Bela Bartok: Biography, Music & Facts

Instructor: Charis Duke

Charis has taught college music and has a master's degree in music composition.

Béla Bartók is one of the most influential composers of the 20th century. Learn about his love of folk music, his travels to preserve it, and his most important compositions.

Béla Bartók - Composer, Pianist, and Folk Song Collector

Imagine lugging an Edison phonograph over the dusty mountain trails of Hungary and Romania. It would have been heavy and awkward, rattling around in the back of the horse cart. The wax cylinders on which it recorded sound were fragile and needed special care. Yet Béla Bartók was never happier than the years he spent recording the folk songs of his homeland.

An Edison phonograph
Photo of Edison Phonograph

Early Life

Béla Bartók was born March 25, 1881, in Nagyszentmiklós, Hungary, now modern-day Romania. His family was very musical. His father was the headmaster of a local school and believed in the importance of studying the fine arts. His mother was his first piano teacher. He began composing his own music before the age of ten, and performing in public soon after. Upon graduation from public school he was accepted to continue his studies in piano and composition at the prestigious Academy of Music in Vienna, but he chose to attend the Royal Hungarian Academy of Music in Budapest instead. This would prove to be an important decision as the music of Hungary would become a great influence on his own compositions.

Bela Bartok
Photo of Bela Bartok

Bartók and Folk Music

In 1904 Bartók heard a young girl from Transylvania singing a folk song. He was amazed at the unusual melody and quickly wrote it down. He and his friend, fellow composer Zoltán Kodály, began traveling through the remote corners of Hungary with an Edison phonograph, asking peasants and working folk everywhere they went to sing and play into the recording horn. Bartók listened to the recordings over and over and carefully wrote down the songs he heard. He eventually travelled farther afield, collecting songs from Slovakia, Romania, Bulgaria, Yugoslavia, and even Turkey and Morocco. At the time of his death he had amassed more than 6,000 recordings. It was inevitable that these recordings would change his creative outlook. His collection and research of folk music also pioneered ethnomusicology, the study of music in its cultural and social context.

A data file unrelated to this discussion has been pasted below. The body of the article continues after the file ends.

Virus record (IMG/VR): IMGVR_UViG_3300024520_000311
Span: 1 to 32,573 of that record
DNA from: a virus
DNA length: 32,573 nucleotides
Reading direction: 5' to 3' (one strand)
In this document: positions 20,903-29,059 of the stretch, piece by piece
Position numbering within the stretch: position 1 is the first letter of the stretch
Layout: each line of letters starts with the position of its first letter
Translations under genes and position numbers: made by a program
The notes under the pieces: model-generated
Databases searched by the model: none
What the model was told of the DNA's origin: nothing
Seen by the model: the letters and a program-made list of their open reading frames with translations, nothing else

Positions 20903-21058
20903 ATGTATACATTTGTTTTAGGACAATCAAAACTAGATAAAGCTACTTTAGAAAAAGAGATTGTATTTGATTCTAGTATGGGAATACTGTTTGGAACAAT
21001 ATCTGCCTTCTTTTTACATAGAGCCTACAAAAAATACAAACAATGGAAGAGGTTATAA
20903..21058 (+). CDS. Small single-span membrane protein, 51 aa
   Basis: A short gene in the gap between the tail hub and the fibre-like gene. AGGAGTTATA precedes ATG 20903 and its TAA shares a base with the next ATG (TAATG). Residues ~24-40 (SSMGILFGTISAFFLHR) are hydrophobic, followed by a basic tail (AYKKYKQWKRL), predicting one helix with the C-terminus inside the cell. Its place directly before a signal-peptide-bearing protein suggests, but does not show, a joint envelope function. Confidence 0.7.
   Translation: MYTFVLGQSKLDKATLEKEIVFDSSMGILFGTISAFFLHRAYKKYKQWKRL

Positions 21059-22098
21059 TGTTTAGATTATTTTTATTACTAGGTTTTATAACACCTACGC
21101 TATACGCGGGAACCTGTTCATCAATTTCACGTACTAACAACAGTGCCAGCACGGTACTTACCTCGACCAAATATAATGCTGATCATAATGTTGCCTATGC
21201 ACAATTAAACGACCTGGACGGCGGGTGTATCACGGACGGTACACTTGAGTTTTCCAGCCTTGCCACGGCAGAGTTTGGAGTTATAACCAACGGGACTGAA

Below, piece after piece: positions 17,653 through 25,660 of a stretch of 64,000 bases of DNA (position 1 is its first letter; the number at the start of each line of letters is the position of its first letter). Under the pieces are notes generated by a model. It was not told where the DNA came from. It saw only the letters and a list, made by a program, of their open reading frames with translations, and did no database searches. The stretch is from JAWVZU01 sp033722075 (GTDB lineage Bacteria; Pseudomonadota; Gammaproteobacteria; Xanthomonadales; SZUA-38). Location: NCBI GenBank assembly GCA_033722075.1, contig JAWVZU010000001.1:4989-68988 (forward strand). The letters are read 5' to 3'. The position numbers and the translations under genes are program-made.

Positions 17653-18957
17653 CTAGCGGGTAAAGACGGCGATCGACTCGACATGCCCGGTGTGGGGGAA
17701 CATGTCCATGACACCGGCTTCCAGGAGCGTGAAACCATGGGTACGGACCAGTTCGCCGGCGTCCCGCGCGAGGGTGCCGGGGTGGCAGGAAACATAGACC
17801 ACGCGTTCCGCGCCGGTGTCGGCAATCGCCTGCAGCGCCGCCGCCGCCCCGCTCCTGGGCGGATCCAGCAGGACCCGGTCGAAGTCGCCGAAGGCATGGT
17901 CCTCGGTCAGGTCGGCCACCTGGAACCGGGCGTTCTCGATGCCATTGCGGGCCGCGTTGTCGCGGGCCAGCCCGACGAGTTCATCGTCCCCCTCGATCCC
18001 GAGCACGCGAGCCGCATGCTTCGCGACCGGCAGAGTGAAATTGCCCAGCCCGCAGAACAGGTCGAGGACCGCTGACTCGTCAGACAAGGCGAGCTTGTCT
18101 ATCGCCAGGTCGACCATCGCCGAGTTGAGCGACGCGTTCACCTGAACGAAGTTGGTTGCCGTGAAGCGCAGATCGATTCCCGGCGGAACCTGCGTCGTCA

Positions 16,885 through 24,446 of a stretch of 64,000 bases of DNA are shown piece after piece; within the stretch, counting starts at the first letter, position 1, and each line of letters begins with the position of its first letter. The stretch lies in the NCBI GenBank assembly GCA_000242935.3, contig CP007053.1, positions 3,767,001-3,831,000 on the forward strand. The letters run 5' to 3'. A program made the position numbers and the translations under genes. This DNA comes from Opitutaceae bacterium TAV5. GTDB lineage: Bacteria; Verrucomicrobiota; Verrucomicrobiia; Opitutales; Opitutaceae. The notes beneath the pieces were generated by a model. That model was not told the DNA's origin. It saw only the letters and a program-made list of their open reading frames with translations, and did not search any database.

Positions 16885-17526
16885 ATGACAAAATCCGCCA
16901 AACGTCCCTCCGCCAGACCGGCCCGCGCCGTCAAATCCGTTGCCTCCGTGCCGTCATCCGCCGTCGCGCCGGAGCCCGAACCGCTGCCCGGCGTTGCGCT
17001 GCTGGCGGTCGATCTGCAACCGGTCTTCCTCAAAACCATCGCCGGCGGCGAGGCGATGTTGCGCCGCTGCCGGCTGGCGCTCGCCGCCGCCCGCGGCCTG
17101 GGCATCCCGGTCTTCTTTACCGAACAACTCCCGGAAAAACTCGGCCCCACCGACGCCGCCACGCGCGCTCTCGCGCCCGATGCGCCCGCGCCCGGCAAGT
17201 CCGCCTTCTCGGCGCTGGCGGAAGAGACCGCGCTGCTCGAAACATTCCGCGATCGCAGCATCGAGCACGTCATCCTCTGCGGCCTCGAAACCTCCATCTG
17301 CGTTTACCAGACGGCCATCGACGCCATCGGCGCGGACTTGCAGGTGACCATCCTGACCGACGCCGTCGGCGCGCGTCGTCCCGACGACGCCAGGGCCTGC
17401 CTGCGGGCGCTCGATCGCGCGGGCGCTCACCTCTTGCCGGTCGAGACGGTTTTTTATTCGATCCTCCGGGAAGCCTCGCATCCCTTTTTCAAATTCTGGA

A typical Hungarian village
Photo of a Hungarian village

Bartók's Music

Bartók's first musical influences as a composer were the late romantic composers Johannes Brahms, Richard Wagner, Richard Strauss, and Franz Liszt. Thus his early music was highly romantic in style, full of passionate, florid melodies and traditional, lush harmonies. Shortly after he began his studies at the Academy in Budapest he met the French composer Claude Debussy. Debussy had already abandoned romanticism in favor of experimenting with exotic sounds and scales from non-Western European cultures. Bartók soon followed in his footsteps. He had the ideal source material in the folk songs he had been collecting. The rhythms, melodies, and harmonies of Eastern European folk music found their way into Bartok's compositions and became the foundation of his unique and personal style.

Two of his more important large-scale works that epitomize this style are Concerto for Orchestra and Music for Strings, Percussion, and Celesta. They are rhythmically complex. They have interesting melodies, influenced by Eastern European scales. They also employ different, experimental harmonies not found in traditional Western music. These two compositions are widely held to be modern masterpieces and are performed all over the world.

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